Olivia Efthimiou is a transdisciplinary researcher at Murdoch University, Perth and Associate Researcher at the Australian National Academy of Screen and Sound. Her current research focuses on the emerging field of heroism science, embodiment, transdisciplinarity, healing, evolution, the philosophy of science, and creative play in social, locative and mobile spaces.

Can Heroes Be… People?

By J. A. Schultz

On December 12, 2018, University students took down a statue they believed to be racist. It had been erected only two years prior but was almost immediately the subject of controversy and vandalism. However this wasn’t a Confederate statue in an American school.

This was at the University of Ghana.

And the statue was of Mohandas “Mahātmā” Gandhi.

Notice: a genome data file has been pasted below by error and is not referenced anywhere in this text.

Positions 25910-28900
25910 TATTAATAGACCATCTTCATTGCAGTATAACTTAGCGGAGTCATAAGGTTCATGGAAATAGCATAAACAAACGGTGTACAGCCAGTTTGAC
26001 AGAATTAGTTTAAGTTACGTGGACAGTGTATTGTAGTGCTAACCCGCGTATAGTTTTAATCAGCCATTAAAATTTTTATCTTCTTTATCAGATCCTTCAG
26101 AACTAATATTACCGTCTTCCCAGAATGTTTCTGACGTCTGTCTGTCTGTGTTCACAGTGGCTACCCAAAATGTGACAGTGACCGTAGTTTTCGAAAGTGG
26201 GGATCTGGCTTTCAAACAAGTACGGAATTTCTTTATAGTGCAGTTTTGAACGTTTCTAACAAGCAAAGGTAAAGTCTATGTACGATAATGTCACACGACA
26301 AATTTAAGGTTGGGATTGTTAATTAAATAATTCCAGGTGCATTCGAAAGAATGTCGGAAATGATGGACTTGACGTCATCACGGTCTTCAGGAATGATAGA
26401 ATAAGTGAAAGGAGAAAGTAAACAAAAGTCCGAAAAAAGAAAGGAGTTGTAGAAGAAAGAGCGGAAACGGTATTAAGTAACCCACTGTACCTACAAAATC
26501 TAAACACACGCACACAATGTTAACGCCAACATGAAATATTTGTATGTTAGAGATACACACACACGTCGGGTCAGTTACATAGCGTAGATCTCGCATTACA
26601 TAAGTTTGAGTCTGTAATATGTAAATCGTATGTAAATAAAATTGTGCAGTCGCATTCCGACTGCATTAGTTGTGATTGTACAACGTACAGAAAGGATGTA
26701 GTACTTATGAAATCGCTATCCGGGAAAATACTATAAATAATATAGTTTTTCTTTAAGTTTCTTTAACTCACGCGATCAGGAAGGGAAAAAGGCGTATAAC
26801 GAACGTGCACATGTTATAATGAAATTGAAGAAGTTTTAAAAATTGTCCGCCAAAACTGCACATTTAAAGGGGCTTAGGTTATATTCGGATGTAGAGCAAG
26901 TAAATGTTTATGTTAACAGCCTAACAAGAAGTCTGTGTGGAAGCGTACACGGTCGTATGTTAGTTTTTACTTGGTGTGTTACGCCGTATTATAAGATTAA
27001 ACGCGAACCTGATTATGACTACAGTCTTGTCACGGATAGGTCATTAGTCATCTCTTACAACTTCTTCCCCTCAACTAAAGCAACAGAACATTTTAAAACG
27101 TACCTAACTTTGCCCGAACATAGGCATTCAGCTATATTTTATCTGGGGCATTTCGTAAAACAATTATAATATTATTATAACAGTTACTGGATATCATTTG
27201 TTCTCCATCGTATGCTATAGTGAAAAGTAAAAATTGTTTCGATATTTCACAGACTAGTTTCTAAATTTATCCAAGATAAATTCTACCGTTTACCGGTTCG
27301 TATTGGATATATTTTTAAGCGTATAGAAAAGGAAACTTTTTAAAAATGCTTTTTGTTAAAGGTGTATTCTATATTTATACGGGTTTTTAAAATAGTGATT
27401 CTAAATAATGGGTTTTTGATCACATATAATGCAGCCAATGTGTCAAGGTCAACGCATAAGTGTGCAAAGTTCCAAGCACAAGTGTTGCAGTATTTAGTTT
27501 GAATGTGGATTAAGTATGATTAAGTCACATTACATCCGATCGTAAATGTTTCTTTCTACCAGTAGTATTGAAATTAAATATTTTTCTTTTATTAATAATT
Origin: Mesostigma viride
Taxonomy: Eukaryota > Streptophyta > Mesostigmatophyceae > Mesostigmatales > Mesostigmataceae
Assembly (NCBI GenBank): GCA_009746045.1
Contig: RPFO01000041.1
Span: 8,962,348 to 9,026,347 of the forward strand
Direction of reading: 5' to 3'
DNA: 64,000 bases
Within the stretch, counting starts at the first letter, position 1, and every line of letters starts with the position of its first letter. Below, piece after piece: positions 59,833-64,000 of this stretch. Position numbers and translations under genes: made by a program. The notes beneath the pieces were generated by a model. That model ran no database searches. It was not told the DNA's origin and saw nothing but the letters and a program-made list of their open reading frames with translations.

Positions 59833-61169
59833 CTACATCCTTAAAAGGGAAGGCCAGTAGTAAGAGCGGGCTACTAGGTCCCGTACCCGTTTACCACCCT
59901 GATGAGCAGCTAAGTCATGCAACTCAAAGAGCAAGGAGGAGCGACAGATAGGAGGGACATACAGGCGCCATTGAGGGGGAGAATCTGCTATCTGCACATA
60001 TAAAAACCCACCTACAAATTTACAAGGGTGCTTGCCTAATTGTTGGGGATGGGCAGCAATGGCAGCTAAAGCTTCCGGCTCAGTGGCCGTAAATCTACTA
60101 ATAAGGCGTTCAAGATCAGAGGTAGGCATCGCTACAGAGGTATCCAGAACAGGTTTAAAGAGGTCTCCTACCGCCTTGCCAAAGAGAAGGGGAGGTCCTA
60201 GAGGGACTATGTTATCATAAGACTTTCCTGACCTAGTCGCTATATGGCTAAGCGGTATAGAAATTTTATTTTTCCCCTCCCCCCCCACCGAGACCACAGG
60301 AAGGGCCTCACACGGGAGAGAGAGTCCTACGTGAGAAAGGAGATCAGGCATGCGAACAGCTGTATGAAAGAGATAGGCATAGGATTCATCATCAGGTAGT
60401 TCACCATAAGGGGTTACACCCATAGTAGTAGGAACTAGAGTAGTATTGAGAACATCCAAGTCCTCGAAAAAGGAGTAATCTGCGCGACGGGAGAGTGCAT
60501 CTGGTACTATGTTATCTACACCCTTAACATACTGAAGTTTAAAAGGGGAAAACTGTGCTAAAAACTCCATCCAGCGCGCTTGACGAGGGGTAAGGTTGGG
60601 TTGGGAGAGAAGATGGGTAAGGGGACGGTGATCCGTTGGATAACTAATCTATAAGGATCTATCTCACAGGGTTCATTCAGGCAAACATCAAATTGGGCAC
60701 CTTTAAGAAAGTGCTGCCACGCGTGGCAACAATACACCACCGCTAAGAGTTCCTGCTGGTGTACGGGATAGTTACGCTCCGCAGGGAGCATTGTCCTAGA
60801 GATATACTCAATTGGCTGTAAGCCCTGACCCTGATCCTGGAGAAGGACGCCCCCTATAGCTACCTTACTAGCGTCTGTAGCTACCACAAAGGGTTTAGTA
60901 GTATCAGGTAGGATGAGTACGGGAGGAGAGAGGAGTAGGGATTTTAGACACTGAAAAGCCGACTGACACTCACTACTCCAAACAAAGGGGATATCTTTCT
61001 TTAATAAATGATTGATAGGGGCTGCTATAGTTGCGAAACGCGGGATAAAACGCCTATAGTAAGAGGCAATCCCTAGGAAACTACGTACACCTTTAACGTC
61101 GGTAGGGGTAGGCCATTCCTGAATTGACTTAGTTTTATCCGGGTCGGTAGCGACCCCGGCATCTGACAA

In the West this would come off as rather shocking as Gandhi is often seen as a hero. A man of wisdom and nonviolence. However this view turns out not to be universal. Gandhi had lived in South Africa for two decades in his youth but his critics argue that while he had advocated for the rights of Indians, he had ignored the blight of native Africans even referring to them as “kaffirs”– a derogatory term used against the native people. A man who wasn’t necessarily opposed to Apartheid. This is a legacy not often heard of in the West, but it is one remembered in Africa. And due to this, Gandhi is not always regarded as a hero there.

And this is an important lesson when dealing with heroes or even people have grown to admire. Understandably we tend to like these people to be “pure” in thought as deed. Perhaps mistakes were made in the past, but our heroes have grown past them. Improved. Move on. Inversely however there are also critics of our heroes — or perhaps we’re the critics of some “media darling” — who point out their failings and question the legitimacy of their heroic status.

So which is it?

The thing that is often lost in the debate is the fact that heroes (whether we believe the title is warranted or not) are in fact people. Flesh and blood people who have good days, bad days, slips of the tongue, or simply don’t completely understand the world they live in.